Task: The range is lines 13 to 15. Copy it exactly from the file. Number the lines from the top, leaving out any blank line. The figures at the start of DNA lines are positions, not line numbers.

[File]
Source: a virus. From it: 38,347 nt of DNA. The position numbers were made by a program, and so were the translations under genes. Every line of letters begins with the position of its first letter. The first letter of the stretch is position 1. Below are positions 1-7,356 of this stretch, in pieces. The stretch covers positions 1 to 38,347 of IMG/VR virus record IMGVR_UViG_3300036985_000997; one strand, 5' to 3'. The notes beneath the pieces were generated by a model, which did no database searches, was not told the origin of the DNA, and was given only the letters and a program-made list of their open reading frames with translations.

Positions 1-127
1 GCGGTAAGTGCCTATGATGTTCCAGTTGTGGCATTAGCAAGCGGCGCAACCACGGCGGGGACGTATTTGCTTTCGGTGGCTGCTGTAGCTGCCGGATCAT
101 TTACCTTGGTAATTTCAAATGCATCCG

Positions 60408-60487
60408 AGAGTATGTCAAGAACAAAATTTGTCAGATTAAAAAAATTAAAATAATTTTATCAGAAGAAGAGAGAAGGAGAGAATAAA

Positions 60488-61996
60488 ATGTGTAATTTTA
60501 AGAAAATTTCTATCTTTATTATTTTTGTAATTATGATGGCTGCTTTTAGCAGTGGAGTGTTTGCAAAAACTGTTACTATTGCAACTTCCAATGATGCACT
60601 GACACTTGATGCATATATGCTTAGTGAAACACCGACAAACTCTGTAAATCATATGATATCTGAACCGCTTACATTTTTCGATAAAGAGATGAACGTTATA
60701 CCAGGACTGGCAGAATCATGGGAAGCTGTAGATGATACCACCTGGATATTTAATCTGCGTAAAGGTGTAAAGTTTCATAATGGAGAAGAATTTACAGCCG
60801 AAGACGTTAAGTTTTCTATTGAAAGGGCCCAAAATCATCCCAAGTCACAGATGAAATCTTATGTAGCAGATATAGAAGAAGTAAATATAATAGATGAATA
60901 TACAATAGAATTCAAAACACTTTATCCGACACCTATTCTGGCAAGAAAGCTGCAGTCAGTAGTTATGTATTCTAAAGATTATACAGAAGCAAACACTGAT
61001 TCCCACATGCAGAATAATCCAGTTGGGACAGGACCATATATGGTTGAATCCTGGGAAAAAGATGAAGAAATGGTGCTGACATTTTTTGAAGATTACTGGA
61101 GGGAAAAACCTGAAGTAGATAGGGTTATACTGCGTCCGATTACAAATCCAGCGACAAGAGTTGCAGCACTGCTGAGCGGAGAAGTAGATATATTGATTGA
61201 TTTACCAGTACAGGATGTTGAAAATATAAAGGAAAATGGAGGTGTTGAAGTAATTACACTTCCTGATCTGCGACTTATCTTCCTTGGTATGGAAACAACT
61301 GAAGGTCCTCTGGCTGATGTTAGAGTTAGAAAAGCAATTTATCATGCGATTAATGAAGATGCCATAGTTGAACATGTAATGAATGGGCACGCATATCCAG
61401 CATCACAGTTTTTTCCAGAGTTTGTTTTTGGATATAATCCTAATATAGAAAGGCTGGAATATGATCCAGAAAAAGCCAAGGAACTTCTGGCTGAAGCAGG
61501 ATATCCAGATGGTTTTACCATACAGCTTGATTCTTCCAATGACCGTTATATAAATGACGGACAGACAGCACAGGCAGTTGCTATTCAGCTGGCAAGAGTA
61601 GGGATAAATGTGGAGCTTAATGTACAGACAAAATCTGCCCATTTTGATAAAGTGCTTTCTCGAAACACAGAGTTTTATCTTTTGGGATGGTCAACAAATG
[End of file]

60901 TACAATAGAATTCAAAACACTTTATCCGACACCTATTCTGGCAAGAAAGCTGCAGTCAGTAGTTATGTATTCTAAAGATTATACAGAAGCAAACACTGAT
61001 TCCCACATGCAGAATAATCCAGTTGGGACAGGACCATATATGGTTGAATCCTGGGAAAAAGATGAAGAAATGGTGCTGACATTTTTTGAAGATTACTGGA
61101 GGGAAAAACCTGAAGTAGATAGGGTTATACTGCGTCCGATTACAAATCCAGCGACAAGAGTTGCAGCACTGCTGAGCGGAGAAGTAGATATATTGATTGA